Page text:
Ysaye was born at Liege, Belgium, July 16, 1858.
He studied first with his father, and then with Massart (viola) and Dupuis (harmony) at the conservatory, gaining a second prize with Ovide Musin in 1867.
In 1873 he had an opportunity of studying with Wieniawski, and three years later he became a pupil of Vieuxtemps. Vieuxtemps was especially impressed with Ysaye’s style, and besides giving him lessons obtained for him a three years’ subsidy from the government. Ysaye also won for himself the friendship of Hiller, Raff and Clara Schumann.
In 1886 he was appointed Violin Professor at the Brussels Conservatory, but in 1898 retired on account of his many engagements. He had made very many tours, and has been several times to America.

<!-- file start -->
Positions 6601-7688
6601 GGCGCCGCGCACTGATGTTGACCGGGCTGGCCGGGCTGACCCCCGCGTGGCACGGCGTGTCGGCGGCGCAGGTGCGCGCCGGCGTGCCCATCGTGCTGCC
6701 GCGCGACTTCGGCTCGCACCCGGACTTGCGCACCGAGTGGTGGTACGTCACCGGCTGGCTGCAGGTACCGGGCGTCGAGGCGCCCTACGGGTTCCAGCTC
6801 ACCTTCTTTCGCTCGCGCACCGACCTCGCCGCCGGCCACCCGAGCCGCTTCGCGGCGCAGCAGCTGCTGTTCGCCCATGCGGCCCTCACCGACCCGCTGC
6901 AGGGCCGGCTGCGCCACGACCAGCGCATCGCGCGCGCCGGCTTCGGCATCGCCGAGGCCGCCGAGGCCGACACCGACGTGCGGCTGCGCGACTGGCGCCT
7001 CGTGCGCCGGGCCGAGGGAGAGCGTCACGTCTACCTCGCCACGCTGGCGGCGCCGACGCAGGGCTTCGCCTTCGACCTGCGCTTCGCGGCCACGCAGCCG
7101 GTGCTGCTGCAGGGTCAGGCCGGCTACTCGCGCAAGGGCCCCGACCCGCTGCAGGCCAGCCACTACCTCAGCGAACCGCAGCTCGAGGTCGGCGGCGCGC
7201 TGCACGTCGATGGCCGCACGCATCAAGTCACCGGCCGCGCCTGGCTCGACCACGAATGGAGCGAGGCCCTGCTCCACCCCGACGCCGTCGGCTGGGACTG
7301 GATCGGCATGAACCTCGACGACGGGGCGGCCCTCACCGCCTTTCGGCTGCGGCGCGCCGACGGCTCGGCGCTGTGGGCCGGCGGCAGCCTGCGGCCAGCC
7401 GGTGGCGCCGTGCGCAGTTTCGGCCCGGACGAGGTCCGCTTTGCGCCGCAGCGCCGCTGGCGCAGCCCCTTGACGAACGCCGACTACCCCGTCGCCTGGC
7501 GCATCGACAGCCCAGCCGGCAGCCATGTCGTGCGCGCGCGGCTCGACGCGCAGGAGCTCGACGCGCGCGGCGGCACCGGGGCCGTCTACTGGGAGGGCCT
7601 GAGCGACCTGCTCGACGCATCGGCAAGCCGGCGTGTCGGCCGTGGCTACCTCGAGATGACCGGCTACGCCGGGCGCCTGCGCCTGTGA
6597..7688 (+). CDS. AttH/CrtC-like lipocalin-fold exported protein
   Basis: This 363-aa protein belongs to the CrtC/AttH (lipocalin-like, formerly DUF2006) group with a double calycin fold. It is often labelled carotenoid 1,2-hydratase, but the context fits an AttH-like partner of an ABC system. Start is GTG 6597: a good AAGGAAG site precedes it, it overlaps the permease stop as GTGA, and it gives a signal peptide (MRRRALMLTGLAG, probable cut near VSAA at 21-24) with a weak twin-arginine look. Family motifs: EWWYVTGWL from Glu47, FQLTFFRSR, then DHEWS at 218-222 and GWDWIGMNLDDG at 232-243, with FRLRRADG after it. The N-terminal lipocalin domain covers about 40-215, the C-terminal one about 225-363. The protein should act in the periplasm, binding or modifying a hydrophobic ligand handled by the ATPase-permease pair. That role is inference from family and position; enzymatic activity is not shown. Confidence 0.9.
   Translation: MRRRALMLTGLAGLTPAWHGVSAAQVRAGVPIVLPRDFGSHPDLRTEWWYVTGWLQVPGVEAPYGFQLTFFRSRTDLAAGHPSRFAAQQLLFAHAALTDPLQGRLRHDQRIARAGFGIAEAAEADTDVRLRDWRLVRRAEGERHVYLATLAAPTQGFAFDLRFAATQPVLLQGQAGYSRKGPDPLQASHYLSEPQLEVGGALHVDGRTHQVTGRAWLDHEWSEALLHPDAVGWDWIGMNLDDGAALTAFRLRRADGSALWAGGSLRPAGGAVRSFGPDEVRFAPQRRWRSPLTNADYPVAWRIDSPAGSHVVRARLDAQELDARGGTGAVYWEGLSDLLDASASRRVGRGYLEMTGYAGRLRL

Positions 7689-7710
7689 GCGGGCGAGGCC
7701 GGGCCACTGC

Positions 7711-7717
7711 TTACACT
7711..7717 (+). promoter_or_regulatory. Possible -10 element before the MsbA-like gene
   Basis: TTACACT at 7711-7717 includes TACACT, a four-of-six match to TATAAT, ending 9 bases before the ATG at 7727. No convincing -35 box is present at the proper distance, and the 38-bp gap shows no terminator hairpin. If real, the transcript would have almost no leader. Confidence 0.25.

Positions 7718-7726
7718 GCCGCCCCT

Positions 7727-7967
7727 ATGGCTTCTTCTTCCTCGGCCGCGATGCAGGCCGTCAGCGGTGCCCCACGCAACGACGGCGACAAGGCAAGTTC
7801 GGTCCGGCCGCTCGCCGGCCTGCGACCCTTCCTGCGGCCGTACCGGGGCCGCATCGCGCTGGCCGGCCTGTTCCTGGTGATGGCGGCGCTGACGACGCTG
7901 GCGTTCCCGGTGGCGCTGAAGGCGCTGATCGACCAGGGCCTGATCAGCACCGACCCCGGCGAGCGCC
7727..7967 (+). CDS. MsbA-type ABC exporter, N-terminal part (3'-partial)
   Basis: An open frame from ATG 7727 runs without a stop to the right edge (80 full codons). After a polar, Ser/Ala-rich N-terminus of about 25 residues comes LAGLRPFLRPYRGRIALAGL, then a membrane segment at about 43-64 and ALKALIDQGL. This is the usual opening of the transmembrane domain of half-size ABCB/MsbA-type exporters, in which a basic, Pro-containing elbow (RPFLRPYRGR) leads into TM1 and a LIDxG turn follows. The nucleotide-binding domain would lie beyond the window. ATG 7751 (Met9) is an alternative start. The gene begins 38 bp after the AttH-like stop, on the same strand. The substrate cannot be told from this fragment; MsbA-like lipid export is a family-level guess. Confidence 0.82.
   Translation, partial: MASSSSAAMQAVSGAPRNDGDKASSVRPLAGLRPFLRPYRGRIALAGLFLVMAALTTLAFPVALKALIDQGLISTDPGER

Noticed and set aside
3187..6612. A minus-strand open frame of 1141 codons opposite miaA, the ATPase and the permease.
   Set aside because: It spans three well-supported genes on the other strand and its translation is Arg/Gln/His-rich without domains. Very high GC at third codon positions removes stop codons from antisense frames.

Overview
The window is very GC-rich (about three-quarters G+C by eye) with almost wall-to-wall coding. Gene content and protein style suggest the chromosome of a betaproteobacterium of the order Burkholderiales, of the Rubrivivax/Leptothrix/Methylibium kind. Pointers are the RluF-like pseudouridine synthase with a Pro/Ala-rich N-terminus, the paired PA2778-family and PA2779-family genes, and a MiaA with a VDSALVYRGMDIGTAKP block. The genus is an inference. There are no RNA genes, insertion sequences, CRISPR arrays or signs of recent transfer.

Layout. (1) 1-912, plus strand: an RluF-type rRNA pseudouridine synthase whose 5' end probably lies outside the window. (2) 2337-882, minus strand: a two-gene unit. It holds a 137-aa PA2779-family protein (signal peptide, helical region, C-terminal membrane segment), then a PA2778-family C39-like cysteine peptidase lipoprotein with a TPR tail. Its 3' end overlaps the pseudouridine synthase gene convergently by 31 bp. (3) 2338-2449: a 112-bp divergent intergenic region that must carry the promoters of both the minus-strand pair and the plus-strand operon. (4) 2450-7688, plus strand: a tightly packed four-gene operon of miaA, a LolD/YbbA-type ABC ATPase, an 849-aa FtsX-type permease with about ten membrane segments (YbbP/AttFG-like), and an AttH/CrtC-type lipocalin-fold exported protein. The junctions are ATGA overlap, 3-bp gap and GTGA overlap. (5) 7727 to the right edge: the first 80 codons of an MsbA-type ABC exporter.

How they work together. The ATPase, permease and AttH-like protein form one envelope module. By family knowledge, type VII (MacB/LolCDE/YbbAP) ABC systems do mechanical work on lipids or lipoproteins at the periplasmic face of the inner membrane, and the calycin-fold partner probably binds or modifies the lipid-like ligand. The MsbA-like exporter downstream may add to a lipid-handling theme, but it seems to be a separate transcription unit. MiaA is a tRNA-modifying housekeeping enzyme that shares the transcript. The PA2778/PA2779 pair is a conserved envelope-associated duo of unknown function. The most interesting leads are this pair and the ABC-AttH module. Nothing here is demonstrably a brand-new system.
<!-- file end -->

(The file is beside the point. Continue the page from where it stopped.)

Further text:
As a violinist he has marked individuality, and has especial faculty for securing variety of “color”. He makes considerable use of the
tempo rubato, but though his playing is fiery, it is kept well under control.
Ysaye has had many critics, especially in Germany, where his warmth of temperament offended the older school of musicians. Nevertheless, his genius is now fully acknowledged, and he stands with the great ones, Joachim, Wieniawski, Vieuxtemps, Kreilser, Saraste, etc., differing from these only as they differ from each other.
He has used both a Strad and a Guadagnini violin, but now uses a Guarneri. He has been a good friend to younger composers, and to neglected composers of the older school.